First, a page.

UFC 99 Notebook: Silva Pleads for Rematch

By Brian Knapp Jun 14, 2009
Forget the judges. Wanderlei Silva believes he defeated Rich Franklin in the UFC 99 main event, and if the Brazilian legend gets what he wants, he may be soon stare across the cage at the former middleweight champion in a rematch.

Silva directly requested a second fight with Franklin and pleaded his case to UFC President Dana White after he lost a unanimous decision on Saturday at the Lanxess Arena in Cologne, Germany.

“I want a rematch,” Silva said. “I want to fight Rich Franklin again. I’m thinking I won.”

White may have other plans for “The Axe Murderer,” one of the sport’s most violent and beloved figures. Thirteen years in the sport have exacted a noticeable toll on the soon-to-be 33-year-old, whose style does not lend itself to longevity. Silva -- who once went nearly five years between defeats -- has lost five of his last six bouts, three of them by knockout. A planned move to 185 pounds has kindled hope in a potential showdown with former Chute Boxe Academy teammate and current middleweight king Anderson Silva, but legitimate concerns remain about whether or not his body can withstand the 20-pound cut.

“It’s one of those things where we’ll get back to Vegas, we’ll call Wanderlei in, sit down and talk to him and see what he wants to do,” White said. “He lives in [Las] Vegas now. This is a guy who was our arch enemy for so long because of the whole Pride-UFC thing. Wanderlei Silva is one of the nicest guys you’ll ever meet.”

For his part, Franklin admitted he absorbed far more damage against Silva than he did in his controversial split decision loss to Dan Henderson at UFC 93 five months ago in Dublin, Ireland. Still, the former math teacher claimed he felt better physically after going three rounds with Silva.

“I took less damage from Dan,” Franklin told UFC.com. “He really didn’t land any clean shots on me, even when we were on the ground, and I was just way more beat up from that fight. My whole left leg was torn up, my foot. I threw so many body kicks and was catching forearms and elbows, knees and everything else. This fight, relatively speaking, for a 15-minute fight, I feel really good.”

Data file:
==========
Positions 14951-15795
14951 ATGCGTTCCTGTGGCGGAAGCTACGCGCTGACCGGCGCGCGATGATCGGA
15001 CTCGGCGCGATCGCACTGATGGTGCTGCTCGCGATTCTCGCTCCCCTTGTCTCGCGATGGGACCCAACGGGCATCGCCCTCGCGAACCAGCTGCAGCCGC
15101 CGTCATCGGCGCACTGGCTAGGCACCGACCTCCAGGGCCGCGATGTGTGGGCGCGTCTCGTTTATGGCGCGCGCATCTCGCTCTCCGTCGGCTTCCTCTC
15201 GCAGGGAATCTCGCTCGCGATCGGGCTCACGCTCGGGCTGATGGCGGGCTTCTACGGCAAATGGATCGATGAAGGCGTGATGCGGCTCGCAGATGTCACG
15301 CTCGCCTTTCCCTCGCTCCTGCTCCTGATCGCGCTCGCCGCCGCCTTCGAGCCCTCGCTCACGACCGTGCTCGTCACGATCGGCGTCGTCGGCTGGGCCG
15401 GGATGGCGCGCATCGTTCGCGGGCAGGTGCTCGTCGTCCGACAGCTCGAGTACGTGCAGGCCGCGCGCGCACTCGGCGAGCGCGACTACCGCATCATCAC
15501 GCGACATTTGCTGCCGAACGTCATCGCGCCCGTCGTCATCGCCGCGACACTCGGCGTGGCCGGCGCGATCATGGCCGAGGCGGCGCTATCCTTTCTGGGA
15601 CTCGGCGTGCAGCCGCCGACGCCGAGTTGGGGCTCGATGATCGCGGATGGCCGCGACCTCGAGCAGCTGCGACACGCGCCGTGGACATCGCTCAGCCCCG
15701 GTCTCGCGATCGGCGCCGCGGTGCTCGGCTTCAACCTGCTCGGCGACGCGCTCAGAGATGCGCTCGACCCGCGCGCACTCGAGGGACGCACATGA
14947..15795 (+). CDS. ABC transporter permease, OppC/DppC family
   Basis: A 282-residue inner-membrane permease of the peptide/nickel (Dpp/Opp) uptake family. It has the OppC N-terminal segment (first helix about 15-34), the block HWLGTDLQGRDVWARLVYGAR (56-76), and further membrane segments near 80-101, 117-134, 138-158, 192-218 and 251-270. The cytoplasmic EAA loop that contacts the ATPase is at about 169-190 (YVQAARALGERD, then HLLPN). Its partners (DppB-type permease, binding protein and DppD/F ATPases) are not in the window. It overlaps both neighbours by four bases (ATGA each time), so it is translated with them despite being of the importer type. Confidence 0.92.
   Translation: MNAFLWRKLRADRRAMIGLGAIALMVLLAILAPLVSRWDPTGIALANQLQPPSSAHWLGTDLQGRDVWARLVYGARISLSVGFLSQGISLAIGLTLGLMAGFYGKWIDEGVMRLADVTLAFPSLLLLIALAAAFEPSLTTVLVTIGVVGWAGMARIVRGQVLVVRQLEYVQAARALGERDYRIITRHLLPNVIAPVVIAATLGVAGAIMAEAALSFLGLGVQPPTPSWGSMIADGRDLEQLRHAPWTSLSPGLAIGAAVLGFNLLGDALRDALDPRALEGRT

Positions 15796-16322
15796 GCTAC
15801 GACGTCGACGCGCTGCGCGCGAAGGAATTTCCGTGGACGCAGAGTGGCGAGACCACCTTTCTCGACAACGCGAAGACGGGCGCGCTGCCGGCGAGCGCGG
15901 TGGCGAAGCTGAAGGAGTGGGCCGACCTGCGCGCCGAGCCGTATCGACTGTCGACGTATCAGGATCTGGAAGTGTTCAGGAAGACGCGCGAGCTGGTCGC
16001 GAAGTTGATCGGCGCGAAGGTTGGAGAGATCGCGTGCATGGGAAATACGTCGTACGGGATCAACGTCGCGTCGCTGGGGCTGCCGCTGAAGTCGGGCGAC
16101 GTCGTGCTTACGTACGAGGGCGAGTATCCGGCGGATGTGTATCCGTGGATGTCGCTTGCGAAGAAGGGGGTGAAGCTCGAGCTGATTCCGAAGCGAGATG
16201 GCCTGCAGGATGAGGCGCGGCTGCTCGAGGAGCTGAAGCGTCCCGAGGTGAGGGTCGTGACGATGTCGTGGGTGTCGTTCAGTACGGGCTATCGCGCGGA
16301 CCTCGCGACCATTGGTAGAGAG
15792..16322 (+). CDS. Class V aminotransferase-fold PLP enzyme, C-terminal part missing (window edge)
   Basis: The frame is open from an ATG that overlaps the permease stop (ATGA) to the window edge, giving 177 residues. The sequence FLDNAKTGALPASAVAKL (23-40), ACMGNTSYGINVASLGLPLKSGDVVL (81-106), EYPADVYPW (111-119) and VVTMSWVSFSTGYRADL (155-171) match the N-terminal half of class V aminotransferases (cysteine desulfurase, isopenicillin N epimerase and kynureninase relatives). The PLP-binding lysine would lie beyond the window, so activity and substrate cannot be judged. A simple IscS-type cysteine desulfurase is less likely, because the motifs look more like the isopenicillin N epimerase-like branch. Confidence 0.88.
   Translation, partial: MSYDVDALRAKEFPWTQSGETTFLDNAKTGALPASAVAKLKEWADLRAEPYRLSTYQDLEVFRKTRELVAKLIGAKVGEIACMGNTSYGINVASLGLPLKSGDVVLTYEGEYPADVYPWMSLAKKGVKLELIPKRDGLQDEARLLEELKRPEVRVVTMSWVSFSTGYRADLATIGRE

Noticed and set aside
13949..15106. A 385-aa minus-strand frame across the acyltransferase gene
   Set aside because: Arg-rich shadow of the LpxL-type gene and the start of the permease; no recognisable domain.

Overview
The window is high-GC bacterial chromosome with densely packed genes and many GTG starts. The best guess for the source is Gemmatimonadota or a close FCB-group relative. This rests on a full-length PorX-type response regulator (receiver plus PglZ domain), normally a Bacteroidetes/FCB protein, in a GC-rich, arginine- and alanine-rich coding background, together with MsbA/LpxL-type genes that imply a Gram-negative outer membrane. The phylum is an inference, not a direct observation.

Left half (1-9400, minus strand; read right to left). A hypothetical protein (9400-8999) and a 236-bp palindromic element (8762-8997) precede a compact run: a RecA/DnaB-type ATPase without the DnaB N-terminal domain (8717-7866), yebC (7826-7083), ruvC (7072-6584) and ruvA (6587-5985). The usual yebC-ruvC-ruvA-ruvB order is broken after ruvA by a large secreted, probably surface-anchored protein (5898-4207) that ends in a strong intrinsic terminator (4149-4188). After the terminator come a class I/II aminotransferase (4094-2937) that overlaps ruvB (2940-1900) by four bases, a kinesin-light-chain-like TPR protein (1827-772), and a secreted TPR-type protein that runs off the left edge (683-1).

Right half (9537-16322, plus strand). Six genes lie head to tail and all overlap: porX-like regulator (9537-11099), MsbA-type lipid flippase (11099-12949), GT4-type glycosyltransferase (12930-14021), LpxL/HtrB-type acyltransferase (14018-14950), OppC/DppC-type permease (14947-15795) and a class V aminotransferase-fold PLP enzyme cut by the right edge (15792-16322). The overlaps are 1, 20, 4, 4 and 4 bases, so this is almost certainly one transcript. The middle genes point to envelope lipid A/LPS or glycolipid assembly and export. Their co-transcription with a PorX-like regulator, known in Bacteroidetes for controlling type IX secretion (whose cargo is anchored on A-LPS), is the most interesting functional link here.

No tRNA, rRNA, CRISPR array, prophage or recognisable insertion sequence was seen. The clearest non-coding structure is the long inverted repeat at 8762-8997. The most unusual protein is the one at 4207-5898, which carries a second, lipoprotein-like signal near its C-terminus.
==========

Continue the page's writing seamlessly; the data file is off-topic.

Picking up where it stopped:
Silva -- who ruled the Pride Fighting Championships promotion for much of the decade -- has never found his stride inside the Octagon. With his defeat to Franklin, he has now dropped six of his eight career matches in the UFC. Still, White plans to extend his relationship with the popular Brazilian long after he finishes fighting.

“He’s become a big part of our team,” White said. “We care about this guy. We’d love to keep him around, no matter what he decides to do.”

Velasquez Wants More Than Victory

Few carry the weight of expectation better than Cain Velasquez.

Photo by Sherdog.com

Cheick Kongo took the
fight on short notice.
The American Kickboxing Academy product remained undefeated with his unanimous decision victory against French kickboxer Cheick Kongo in a featured heavyweight bout at UFC 99. The 26-year-old Californian -- who had never gone the distance before -- dissected his latest effort and remained unsatisfied with his performance.

“I don’t think I’m there yet -- where I need to be,” Velasquez told UFC.com. “I do win, but I want to go out there and win impressively. If I don’t do that, I’m pretty hard on myself.”